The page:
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Olympus says that the XZ-10 is around 40 per cent smaller than the Olympus XZ-2. We think this makes it a more appealing camera for those looking for something small and light to use every day.
It does mean sacrificing certain elements (no room for a tilting or articulating screen, or a wide array of dials and buttons), but we can forgive something this sleek for that.
Despite its small size, it's still weighty enough to give it a quality feel. The grip is much less pronounced than on the Olympus XZ-2, but a rubberised texture helps to give purchase, especially when you're shooting one-handed.
The depth of the camera is much smaller, and as such the grip on the back is also less pronounced, but again, a small area of rubberised coating is present.
The layout of the Olympus XZ-10 is very similar to the Olympus XZ-2, albeit on a smaller scale. One of the key differences, though, is the lack of a second Function button, found on the front of the Olympus XZ-2.
The most notable difference, however, is the screen, which on the Olympus XZ-2 is a tilting device. Here instead is a fixed screen - it's still touch sensitive though.
You can select an autofocus point via the touchscreen, simply by tapping on whichever bit of the screen you want to set the point to. Alternatively, you can also elect to have the shutter triggered in this way - tapping the screen will focus and release the shutter at the point you choose. If you prefer not to use the touchscreen at all, you can switch off via the screen itself.
To change the AF point without the touchscreen, you need to press a dedicated button on the back of the camera - acting as the left directional key on the four-way pad. After pressing it, use the arrow keys or the scroll dial to the point you want.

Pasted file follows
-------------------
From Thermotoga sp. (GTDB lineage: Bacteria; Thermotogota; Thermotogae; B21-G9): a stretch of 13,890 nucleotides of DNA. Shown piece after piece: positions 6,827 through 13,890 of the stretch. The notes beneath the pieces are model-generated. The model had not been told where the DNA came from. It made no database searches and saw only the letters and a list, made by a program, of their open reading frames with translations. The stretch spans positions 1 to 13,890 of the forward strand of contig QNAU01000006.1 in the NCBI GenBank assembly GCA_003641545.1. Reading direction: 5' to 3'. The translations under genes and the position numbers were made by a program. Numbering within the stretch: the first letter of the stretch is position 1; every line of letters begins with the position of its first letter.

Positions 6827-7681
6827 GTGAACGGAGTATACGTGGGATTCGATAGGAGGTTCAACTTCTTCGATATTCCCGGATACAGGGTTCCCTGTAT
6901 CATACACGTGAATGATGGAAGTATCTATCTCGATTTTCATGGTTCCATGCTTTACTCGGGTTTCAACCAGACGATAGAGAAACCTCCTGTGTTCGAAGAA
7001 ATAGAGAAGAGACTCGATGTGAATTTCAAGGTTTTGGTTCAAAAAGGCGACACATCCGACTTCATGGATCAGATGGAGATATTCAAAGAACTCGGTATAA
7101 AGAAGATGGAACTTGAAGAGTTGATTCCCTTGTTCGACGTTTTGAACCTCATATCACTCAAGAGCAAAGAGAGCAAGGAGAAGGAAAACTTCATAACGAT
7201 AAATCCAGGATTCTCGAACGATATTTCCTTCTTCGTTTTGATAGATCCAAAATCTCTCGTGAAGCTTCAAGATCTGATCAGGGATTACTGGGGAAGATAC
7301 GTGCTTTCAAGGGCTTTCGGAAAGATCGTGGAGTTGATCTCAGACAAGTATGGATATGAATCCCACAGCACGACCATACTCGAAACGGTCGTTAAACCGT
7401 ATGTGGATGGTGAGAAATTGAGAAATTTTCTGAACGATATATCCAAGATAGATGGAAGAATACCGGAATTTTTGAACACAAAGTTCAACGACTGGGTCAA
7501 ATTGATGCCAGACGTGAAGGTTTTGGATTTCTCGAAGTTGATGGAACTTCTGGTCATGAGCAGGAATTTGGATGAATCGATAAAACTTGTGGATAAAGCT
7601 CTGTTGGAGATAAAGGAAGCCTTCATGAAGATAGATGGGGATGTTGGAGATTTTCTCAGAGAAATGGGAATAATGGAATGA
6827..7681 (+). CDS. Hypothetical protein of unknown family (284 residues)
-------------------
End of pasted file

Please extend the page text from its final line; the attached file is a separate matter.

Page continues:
It's great to see a touchscreen on a camera of this calibre, and it's something that elevates it above the Nikon P330. It's very responsive in use and makes grabbing those quick shots very easy, and takes the frustration out of changing the autofocus points. It's particularly useful when shooting at wide apertures or in macro focusing mode.
Navigating the rest of the Olympus XZ-10's controls is very similar to the Olympus XZ-2, and indeed, many of the other cameras currently on offer from Olympus - perhaps most notably the PEN series. If you're familiar with any of these models, this would make an excellent second shooter for your pocket.
At the top of the camera is a mode dial for quickly switching between the various modes on offer, including fully automatic, semi-automatic and fully manual. It's also here that you can access art modes and the new montage (Photo Story) feature.
This is a fun new feature that enables you to frame a set of pictures together in one montage. There are many apps available for smartphones that do this, so it's nice to see a similar function making an appearance here. A range of presets are available, which are good fun to play with.
Similarly, anyone who's familiar with Olympus products will know of the company's love for digital art filters, and many of those available on the PEN and OM-D range show up here.
Around the Olympus XZ-10's lens is a ring that can be customised for different uses, including altering the aperture and shutter speed (when in semi-automatic and manual modes). This ring changes function depending on the mode you're shooting in - for instance, in Art mode, the ring switches between the different filters. A dial around the four-way navigational pad is used to alter exposure compensation.
On the back of the camera is a Function button for quickly accessing other key parameters, such as white balance and ISO. This can also be customised to only include the functions you use most frequently.
It's not necessary to delve into the main menu too frequently, because a sort of quick menu can be accessed by pressing the OK button in the centre of the four-way directional pad. Here you'll find fairly in-depth access to settings such as white balance, ISO, aspect ratio, art filter and more.
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Amy has been writing about cameras, photography and associated tech since 2009. Amy was once part of the photography testing team for Future Publishing working across TechRadar, Digital Camera, PhotoPlus, N Photo and Photography Week. For her photography, she has won awards and has been exhibited. She often partakes in unusual projects - including one intense year where she used a different camera every single day. Amy is currently the Features Editor at Amateur Photographer magazine, and in her increasingly little spare time works across a number of high-profile publications including Wired, Stuff, Digital Camera World, Expert Reviews, and just a little off-tangent, PetsRadar.
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